ICTR in the News: Cases of the Flu Have Been Reported in Maryland, But There Is Still Time to Get Vaccinated
Posted by: Crystal Williams on: October 26, 2017 | Print This Page
The following article contains contributions from ICTR researchers Lisa Maragakis, M.D., M.P.H., senior director of infection prevention for the Johns Hopkins Health System and associate professor of medicine at the Johns Hopkins University School of Medicine, and Aaron Milstone, M.D., associate hospital epidemiologist for The Johns Hopkins Hospital and associate professor of pediatrics at the Johns Hopkins University School of Medicine.
Johns Hopkins experts discuss why getting the flu vaccination is a good idea
Maryland’s 2017-2018 flu season has officially begun with the first cases recently reported by the Maryland Department of Health. Johns Hopkins experts say getting the flu vaccine remains the best way to prevent the spread of the virus and decrease your chances of contracting it.
Influenza, often referred to as the flu, is a contagious respiratory illness caused by different strains of the influenza virus. “The circulating strains of the virus continually change, which is why the vaccine is annually updated, and it’s recommended for everyone 6 months of age and older to get the vaccine each flu season,” says Lisa Maragakis, M.D., M.P.H., senior director of infection prevention for the Johns Hopkins Health System and associate professor of medicine at the Johns Hopkins University School of Medicine. “Even if the vaccine isn’t a direct match to the circulating strains, it can limit the severity of the illness if you do contract the flu.” People who are allergic to components of the vaccine can consult their physician to find a vaccine formula suitable for them.
For this year, the recommended vaccine is an injectable version. This is the second year the nasal flu vaccine will not be offered to patients and employees at The Johns Hopkins Hospital, due to data that indicate it does not work as well as the injectable version.
In addition to the vaccine, there are other prevention methods that can help guard against the flu. “People should use good respiratory etiquette, especially during flu season. If you’re sick, cover your mouth, cough into your sleeve and wash your hands well,” says Aaron Milstone, M.D., associate hospital epidemiologist for The Johns Hopkins Hospital and associate professor of pediatrics at the Johns Hopkins University School of Medicine. “Recognize that people around you who are sneezing or coughing could be contagious. If you are unable to avoid them, encourage them to also adopt good respiratory etiquette.”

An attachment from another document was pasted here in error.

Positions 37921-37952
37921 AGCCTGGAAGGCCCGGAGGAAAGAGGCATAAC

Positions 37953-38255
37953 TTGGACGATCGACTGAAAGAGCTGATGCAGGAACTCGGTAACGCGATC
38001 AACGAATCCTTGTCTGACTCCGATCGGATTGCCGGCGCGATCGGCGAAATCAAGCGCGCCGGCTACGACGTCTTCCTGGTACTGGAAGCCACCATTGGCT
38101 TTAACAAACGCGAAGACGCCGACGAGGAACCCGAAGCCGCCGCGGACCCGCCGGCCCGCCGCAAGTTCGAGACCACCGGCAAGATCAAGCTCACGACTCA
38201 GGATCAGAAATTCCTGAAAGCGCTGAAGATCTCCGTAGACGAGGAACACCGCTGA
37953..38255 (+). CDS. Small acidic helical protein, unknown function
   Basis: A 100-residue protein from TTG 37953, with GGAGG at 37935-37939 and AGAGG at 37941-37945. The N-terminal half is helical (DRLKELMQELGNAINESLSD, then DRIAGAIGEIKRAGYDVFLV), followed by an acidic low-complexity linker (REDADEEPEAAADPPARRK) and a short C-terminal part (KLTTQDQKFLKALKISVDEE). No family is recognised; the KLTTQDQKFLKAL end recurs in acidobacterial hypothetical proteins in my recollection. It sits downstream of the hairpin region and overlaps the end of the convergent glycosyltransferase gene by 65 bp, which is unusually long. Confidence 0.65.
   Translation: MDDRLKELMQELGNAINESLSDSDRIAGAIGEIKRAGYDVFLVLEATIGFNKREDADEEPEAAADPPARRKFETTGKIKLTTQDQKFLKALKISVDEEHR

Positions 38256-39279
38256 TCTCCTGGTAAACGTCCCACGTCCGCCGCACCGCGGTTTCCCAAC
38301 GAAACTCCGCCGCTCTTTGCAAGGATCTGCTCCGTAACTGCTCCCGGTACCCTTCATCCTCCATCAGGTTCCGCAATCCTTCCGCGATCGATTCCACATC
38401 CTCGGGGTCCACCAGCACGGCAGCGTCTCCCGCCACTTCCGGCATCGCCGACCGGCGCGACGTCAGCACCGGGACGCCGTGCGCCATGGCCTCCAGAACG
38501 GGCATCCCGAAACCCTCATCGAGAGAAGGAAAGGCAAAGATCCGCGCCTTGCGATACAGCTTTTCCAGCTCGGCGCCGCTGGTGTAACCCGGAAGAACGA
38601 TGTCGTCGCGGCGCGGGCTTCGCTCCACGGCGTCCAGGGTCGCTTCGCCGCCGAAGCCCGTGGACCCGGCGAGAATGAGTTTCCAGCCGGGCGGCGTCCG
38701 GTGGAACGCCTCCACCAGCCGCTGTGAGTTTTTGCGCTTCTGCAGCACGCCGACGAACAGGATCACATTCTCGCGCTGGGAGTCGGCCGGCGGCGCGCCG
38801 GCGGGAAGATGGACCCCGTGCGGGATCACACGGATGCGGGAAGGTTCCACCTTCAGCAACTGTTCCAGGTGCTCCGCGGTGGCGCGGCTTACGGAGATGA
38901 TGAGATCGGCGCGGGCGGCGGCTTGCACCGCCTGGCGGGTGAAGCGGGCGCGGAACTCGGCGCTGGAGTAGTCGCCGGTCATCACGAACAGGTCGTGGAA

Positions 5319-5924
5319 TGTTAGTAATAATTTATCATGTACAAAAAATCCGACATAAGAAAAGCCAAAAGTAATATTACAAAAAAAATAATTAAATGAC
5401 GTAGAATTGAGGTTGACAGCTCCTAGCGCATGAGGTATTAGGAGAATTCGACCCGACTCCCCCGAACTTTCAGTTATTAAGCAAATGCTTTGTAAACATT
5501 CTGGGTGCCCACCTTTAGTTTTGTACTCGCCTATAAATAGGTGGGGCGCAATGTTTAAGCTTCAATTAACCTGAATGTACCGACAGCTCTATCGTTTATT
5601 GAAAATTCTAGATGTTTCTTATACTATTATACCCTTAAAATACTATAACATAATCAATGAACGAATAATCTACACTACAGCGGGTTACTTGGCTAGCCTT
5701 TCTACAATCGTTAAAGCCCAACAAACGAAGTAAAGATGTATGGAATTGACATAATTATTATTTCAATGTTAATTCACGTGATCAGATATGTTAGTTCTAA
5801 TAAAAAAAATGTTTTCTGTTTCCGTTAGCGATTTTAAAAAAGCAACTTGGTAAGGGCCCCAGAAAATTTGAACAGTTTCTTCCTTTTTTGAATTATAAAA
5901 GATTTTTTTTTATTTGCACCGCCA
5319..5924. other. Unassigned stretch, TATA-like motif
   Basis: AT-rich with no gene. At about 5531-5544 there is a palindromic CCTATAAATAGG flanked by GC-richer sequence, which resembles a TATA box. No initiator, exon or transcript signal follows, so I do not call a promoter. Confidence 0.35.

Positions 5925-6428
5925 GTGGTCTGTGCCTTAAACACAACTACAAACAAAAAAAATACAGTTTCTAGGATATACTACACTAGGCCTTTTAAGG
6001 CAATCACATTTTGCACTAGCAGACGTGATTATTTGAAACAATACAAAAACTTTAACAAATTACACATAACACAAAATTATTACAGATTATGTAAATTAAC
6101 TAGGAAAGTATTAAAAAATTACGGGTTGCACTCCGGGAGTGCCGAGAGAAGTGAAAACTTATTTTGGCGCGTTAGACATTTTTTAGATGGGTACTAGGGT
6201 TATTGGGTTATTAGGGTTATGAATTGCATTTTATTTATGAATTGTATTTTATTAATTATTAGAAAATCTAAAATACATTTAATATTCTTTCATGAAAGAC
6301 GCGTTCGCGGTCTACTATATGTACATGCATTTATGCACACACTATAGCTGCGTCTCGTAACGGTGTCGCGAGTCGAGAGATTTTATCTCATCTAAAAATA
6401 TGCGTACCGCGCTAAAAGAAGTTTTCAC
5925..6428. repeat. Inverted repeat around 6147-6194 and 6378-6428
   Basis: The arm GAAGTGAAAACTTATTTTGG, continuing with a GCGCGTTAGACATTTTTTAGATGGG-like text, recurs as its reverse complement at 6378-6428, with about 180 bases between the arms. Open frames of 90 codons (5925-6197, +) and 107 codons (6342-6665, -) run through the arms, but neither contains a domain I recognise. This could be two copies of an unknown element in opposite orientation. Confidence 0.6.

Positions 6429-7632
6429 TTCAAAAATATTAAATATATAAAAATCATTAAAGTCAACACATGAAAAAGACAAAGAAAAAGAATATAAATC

Flu season in the U.S. typically runs October through May, but generally peaks in colder months. Symptoms generally include coughing, runny nose, sore throat, headache, muscle or joint aches, and fatigue, though not everyone with the flu will display the exact same symptoms. The flu is easily spread and is generally passed from person to person through the air. The virus can also live on objects for short periods of time. The majority of people infected with the flu recover within three to five days, but flu complications are possible, most commonly pneumonia, bronchitis, and sinus and ear infections. Serious illness and death from the flu are more prevalent among young children, older adults and pregnant women. The flu can also worsen chronic health problems.
Although the symptoms can be somewhat similar, it is important to remember that the flu is different from a common cold. “Some people think that all kinds of head colds are the flu, but the flu is a specific disease that is caused by the influenza virus,” Maragakis says. Fevers associated with the flu typically come on more suddenly than those associated with a common cold. Cold symptoms are also typically more mild and usually do not result in the severe health problems that can occur with influenza. “It is important to contact your doctor if you believe that you are experiencing the flu because antiviral medications can shorten the duration and severity of illness,” Maragakis says.
A recent study raised concerns surrounding whether women in early stages of pregnancy should receive the flu vaccine. Maragakis says that Centers for Disease Control and Prevention recommendations still call for pregnant women to get the vaccine because they are at higher risk for severe illness from influenza. The reported data raising questions was from a single study, and the surprising finding did not provide enough evidence at this time for alarm. “Experts reviewed the available evidence and decided not to change the recommendations at this time,” Maragakis says. “Pregnant patients who are concerned should work with their providers to weigh the benefits and potential risks and decide on the best timing of flu vaccination for their situation.”
Please click here to view an interview with Maragakis and Milstone on the flu.
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